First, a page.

During the seminar ‘Human Rights as Ethical Minimal Standard for Peace in the Digital Age’ organized by the University of Lucerne’s Institute of Social Ethics and the EUI School of Transnational Governance, in the framework of the Global PeaceTech Hub, Swiss Ambassador Alexandre Fasel explained how Anticipatory Science Diplomacy can help us better address and govern the global challenges of the future.
The concept of ‘Science Diplomacy’ in contemporary international relations indicates in broad terms a space where the transnational scientific community and national and international diplomatic actors can build constructive partnerships to address the common challenges humanity is facing (see fo instance Ruffini 2017). The Center for Science Diplomacy of the American Association for the Advancement of Science (AAAS) defines Science Diplomacy as a new discipline at the intersection of science and diplomacy studies, comprising three sub-categories: science for diplomacy, which is the use of science to advance diplomatic objectives; diplomacy for science, which is the use of diplomatic action to further scientific and technological progress; and science in diplomacy, the direct involvement of science or scientific actors in diplomatic processes.
Anticipatory Science Diplomacy recognises scientific innovation as a major determinant of global governance in the years to come. Regulators must engage in constructive dialogue with the scientific community to understand what the latest scientific innovations mean for our societies. At the same time, there is a need to anticipate possible challenges so that governments have time to act rather than react, by planning ahead and identifying solutions to prevent some of the gloomiest scenarios from occurring. The Geneva Science and Diplomacy Anticipator, ambassador Fasel explains, has devised a method for Anticipatory Science Diplomacy that consists of three steps: anticipation, acceleration, translation.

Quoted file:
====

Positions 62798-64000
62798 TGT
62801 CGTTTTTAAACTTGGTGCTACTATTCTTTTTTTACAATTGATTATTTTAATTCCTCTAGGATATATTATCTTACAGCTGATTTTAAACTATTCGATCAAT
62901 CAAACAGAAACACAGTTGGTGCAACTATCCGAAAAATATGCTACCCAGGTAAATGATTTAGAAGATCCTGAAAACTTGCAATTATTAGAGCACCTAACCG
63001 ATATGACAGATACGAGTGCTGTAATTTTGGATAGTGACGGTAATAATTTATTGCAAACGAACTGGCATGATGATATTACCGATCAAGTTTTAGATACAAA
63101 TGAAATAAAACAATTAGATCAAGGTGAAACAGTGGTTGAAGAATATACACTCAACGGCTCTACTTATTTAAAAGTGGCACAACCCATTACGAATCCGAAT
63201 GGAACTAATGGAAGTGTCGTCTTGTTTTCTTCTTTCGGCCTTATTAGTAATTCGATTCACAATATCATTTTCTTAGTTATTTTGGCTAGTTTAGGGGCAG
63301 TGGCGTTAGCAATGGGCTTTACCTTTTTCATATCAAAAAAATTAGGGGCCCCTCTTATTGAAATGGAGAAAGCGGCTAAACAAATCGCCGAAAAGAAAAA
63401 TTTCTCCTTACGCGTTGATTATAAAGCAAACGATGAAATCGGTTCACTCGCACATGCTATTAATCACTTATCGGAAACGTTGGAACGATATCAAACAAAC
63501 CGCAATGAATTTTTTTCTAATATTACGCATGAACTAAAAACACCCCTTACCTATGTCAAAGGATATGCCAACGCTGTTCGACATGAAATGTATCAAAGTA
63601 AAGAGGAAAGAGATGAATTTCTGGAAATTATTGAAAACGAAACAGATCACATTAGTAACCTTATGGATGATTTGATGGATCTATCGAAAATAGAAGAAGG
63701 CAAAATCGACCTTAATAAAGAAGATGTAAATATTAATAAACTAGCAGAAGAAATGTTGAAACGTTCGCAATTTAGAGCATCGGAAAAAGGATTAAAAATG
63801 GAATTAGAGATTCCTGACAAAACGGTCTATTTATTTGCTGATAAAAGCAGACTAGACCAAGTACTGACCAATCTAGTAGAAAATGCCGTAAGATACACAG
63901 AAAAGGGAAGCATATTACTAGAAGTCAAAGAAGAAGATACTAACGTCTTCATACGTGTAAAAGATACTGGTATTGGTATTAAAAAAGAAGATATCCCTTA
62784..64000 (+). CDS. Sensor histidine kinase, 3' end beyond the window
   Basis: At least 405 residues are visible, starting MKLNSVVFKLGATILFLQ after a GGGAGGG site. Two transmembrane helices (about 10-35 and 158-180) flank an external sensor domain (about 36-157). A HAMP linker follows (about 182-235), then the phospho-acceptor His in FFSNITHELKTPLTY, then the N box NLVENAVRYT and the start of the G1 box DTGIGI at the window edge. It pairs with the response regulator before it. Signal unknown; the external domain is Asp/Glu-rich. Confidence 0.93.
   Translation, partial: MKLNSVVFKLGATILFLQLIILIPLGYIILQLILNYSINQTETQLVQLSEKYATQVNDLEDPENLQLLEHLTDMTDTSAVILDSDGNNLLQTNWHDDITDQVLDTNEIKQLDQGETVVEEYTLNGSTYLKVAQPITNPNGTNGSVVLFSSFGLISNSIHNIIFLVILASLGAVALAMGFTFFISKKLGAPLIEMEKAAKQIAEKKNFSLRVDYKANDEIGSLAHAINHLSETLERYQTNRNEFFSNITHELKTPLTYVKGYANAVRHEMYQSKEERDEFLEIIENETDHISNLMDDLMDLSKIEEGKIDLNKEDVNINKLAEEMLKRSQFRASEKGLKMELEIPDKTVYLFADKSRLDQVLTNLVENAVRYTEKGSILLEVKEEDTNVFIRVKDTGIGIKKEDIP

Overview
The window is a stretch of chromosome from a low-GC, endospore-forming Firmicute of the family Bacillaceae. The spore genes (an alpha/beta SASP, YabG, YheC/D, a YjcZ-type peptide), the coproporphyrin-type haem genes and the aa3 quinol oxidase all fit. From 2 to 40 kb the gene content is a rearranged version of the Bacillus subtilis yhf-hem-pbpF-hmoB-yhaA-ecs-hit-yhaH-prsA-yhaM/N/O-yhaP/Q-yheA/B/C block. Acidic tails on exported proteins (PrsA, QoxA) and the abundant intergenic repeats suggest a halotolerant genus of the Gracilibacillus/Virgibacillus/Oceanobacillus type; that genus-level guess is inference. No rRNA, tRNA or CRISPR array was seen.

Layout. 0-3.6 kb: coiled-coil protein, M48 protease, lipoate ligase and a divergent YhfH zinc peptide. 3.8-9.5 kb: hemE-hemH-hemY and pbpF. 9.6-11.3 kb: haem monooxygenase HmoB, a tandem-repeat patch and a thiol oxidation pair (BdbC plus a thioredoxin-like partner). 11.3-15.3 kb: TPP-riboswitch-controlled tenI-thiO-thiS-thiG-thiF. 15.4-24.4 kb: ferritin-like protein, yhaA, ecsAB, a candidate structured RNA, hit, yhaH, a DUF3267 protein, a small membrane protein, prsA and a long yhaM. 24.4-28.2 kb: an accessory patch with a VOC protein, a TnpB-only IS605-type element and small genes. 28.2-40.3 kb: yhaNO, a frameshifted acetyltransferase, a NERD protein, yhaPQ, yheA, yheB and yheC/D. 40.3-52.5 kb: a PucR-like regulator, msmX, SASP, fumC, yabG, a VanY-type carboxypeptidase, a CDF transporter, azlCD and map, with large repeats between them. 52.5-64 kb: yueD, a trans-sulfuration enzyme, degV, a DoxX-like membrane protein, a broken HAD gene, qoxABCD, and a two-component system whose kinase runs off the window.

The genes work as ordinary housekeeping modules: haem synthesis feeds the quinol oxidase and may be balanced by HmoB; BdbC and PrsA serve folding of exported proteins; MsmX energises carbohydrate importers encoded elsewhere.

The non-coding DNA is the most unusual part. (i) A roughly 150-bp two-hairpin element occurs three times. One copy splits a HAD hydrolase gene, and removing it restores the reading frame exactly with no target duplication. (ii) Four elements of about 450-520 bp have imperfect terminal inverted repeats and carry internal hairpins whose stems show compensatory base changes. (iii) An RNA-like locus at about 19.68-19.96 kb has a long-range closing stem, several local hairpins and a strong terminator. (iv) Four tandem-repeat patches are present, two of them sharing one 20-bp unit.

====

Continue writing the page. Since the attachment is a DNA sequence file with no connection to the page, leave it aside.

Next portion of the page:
The first step is anticipation, by bringing together world leading scientist to analyse and describe what is cooking in the scientific labs of the world, and be clear of what this may lead to in terms of scientific breakthroughs with a horizon of 5, 10, and 25 years. This work flows into an annual publication, the Geneva Science Breakthrough Radar. This is the document that will serve as a reference for the following discussions.
The second step is acceleration. It consists of a curated conversation of all stakeholders, from scientists to actors from international organisations, civil society, the private sector and philanthropy. The discussion stems from the radar results, with a reflection on where scientific discoveries can lead our societies and how we can react to it. This can also lead to the prototyping of solutions t0 develop at a later stage, but the most important thing at this step is to develop together with all the actors a shared sense of purpose.
Finally, the third step is the translation phase. This can happen in two different ways: it can be a ‘governance driven translation’ or a ‘knowledge driven translation’. In the first case, if the conclusion is that to address a certain political problem, we need a regulatory instrument such as a new convention, resolution, principles, guidelines, once the conversation is sufficiently matured, the legitimate actors of international governance can repatriate the debate into the formal space of governmental institutions and international organisations. In the second case, the discussion can lead to investments in innovation when it is realised that some of these technologies ought to be scaled up and accelerated. This is done through an impact forum and an impact fund.
This three-step method is a valid framework for other institutions that seek to promote policy acceleration and innovation in various domains. A similar approach, on a smaller scale, is adopted by the Global PeaceTech Hub, with mapping, analysis, and policy recommendation on technology for peace, to understand what technologies and peacetech use cases are most effective and worth investing in, and how regulation and policy innovation can improve the use of technology for peace by limiting its negative side effects. The results of this work are presented in an annual Global PeaceTech Atlas and discussed at the annual Global PeaceTech Conference, where various stakeholders from the public and private sectors come together to share their research and ideas on how technology should be governed and regulated to enhance global peace.